I only play Núñez, Vicente Amigo, Rafael Riqueni, Manolo Franco, Paco Peña and soon Viejín and Ramón Jiménez because it speaks to me and in that sense, I play from my own heart or soul to the degree possible when playing someone else's music. There is definitely a range of tempo because I play most of the song forms. I play Paco Peña's malagueña, but not Ernesto Lecuona's. When they ask, I tell them it was written by a Cuban, and that flamenco is Spanish and I do flamenco. I smile too and I say it respectfully. Some people want to hear those old tunes, and I can't blame them, they want you to bring back memories, which is a nice thing. However, that's not the kind of musician I choose to be.

I think you have to accept that everyone will have their own opinion and will like what they are going to like almost despite what you do. Others will like what you play because they like you, which is a great thing.

I have seen people drunk not from alcohol, but from having enjoyed the way the range of music I have played made them feel. I have also seen people who really don't get it at all. I don't care about the ones who don't get it, they usually aren't very sophisticated listeners and usually are musical idiots.

My attitude is, I'm going to give what I am best at, some will like it and connect. Others won't and I can't nor do I want to control that. I will do what I am best at and be happy with that.

I play pretty much only corporate, private and weddings and refuse to play restaurants because they refuse to pay a livable wage. I too am often background, but I am not going to try to turn flamenco into elevator music either. Although some of you will say I do play elevator music because I play Bolero a Marcos and soon I hope to have a transcription of Bolero del Amigo. I break out my laúd for some tunes too, which is a nice contrast to guitar - I figured out a really nice scale/melody to play over a nice alegrías we play. I have had people say they liked it a lot. Some 20 year olds probably think it's an anachronism, but it's really a nice, different sound. You can see me play it a little in the Bolero a Marcos video in the video upload section.

I don't think flamenco was designed to give people peace, so if you are looking to play flamenco and give people peace, you might find yourself at odds. It is inherently tense, and I have always thought that it's because some of the more gypsy song forms like soleá and bulerías often reflect their marginalization.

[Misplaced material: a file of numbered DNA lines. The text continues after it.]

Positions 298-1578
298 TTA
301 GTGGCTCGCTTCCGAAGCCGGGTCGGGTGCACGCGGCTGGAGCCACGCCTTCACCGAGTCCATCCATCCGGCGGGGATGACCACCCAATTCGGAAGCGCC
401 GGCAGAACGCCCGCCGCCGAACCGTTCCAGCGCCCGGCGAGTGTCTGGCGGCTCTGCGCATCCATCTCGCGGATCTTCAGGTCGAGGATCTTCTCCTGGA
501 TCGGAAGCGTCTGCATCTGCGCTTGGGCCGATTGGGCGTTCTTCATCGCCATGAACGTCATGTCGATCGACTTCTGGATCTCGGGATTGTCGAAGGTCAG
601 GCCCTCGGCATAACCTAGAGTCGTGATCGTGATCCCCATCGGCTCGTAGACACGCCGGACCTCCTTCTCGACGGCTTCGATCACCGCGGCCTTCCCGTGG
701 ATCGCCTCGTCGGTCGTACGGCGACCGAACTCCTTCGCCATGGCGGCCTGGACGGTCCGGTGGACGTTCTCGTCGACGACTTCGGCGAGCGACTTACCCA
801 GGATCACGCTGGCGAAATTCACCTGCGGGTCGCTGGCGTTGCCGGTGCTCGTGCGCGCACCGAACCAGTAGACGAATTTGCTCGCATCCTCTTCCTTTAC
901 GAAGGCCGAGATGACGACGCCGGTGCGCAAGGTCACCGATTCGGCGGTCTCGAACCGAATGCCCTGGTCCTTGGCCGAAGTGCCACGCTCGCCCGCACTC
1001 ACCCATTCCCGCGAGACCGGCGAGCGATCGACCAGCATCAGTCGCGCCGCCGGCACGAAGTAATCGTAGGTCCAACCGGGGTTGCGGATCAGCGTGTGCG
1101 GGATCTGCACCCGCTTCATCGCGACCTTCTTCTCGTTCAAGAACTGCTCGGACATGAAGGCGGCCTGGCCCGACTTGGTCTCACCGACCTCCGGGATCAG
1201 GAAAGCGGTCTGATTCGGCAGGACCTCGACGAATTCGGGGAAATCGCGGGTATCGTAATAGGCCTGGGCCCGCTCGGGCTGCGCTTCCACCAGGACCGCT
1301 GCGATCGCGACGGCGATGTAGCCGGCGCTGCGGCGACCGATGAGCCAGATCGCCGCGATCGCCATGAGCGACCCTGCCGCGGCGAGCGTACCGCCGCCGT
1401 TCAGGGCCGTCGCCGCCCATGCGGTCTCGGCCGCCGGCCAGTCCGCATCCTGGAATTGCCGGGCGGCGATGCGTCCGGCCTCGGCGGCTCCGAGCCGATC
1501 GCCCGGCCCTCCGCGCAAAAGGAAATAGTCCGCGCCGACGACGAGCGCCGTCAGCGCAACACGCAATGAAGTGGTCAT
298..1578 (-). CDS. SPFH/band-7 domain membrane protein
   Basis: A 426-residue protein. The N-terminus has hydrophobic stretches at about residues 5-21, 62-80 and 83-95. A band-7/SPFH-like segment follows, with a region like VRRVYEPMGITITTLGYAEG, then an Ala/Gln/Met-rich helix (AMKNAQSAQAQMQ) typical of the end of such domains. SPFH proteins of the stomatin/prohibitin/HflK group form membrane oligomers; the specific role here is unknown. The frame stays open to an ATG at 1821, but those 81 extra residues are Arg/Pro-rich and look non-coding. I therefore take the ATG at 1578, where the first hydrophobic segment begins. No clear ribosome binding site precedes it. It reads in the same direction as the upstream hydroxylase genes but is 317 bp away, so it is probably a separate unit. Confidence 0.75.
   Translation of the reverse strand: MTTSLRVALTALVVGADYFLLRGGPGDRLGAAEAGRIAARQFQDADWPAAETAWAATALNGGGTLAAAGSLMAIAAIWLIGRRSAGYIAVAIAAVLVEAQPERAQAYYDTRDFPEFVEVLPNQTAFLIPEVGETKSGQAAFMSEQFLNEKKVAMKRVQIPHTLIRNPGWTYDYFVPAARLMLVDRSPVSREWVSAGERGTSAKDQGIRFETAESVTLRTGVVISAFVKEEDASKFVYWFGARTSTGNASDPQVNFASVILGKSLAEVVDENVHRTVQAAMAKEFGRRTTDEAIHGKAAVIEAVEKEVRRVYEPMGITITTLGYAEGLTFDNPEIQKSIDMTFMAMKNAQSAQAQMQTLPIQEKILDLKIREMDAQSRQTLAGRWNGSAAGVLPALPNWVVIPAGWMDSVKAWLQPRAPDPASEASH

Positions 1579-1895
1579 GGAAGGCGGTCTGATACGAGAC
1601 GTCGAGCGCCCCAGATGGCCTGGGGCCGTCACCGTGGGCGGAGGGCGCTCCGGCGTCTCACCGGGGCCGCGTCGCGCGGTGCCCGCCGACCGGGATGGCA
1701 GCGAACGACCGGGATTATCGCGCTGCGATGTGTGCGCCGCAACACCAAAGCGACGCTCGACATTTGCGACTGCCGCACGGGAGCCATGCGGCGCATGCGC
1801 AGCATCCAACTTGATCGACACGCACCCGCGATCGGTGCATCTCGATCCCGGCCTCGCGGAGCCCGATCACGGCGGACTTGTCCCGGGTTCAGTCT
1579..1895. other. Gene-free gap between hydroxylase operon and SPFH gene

The loud environment can be a huge problem, but I agree you are right to focus on tone, not volume. Just have a monitor near you so you can hear yourself clearly and let them hear what they can if they don't want to shut up and listen :-)

Some people are bored by peaceful music, some people love it. You will attract like minded people no matter what you play. When possible, I'll play a granaína and then a fast alegría or rumba or soleá por bulería or whatever so the dynamics are always changing. I always intersperse 4/4 song forms with 3/4 song forms to keep it fresh and interesting.

I got to do a little concert a couple days ago with one dancer. It sucked for me because she didn't have to time to rehearse, and then her palmas patterns didn't match what I was playing very well, she was hesitating when I wanted her to clap very strong, then she hesitated while she danced and I wanted her to dance really strong (she was worried it would screw up the falsetas, but I just wanted us to sound strong)...I got to say a lot about flamenco and gave them a little education, which most of them really liked. Then I noticed an older guy falling asleep. I laughed my ass off. There was that one person who just didn't get it. That's his loss.

Unfortunately, it was at a library that didn't have much of a budget. If we could have been a quartet with 2 dancers like in the videos I posted we would have knocked their socks off.

I hope I can get the director to bring us back next year as a quartet with 2 dancers. Then we can really leave a strong impression.

In any case, you will connect with some, but not with everyone. Just do what you are best at and put your heart into it and you will receive compliments from those ready to grasp what you have to offer.
  REPORT THIS POST AS INAPPROPRIATE |  Date Jul. 29 2012 6:04:28
 
Kevin James Shanahan

Posts: 407
Joined: Oct. 10 2010
From: Wooli, NSW Australia

RE: connecting (in reply to Kevin James Shanahan

quote:

I try to connect with myself. It's there that the music comes to life for me

This is great Kris , reminds me of the saying " If you cannot love yourself you can love nobbody else ". That setting looks so inviting , that realy lets people connect with you . Awesome

_____________________________

Peace.
  REPORT THIS POST AS INAPPROPRIATE |  Date Jul. 29 2012 6:05:56
 
paleto3

 

Posts: 149
Joined: Nov. 7 2008
From: San Diego, CA

RE: connecting (in reply to Florian

Florian, I am right there with you.

Read my essay below;-)

You have to learn to refuse to play for low wages and sit at home sometimes.

Work your ass off so you sound really tight with 2 or 3 key people and when they want you to play for cheap say that it takes a **** load of time to rehearse and play well and that you will only play when you are paid fairly. Tell them you have financial responsibilities too and that what they are offering is simply not livable. People will continue to take advantage of you time after time until you train them to pay you fairly.

I just had to raise my prices, and I got pissed over the last 2 days because 2 separate companies decided not to pay $500 each for 2 3-hour gigs on consecutive nights, and another company refused $575 for a different 4 hour gig. I tell them that I have printing and advertising expenses, I have to buy a $900 insurance policy (because I do to work at certain properties this year), that I pay web hosting, that my equipment is not free, that I have to practice on a daily basis both alone and with others, that I make calls all day to hotels and resorts to get gigs, an that takes time that should be paid, etc.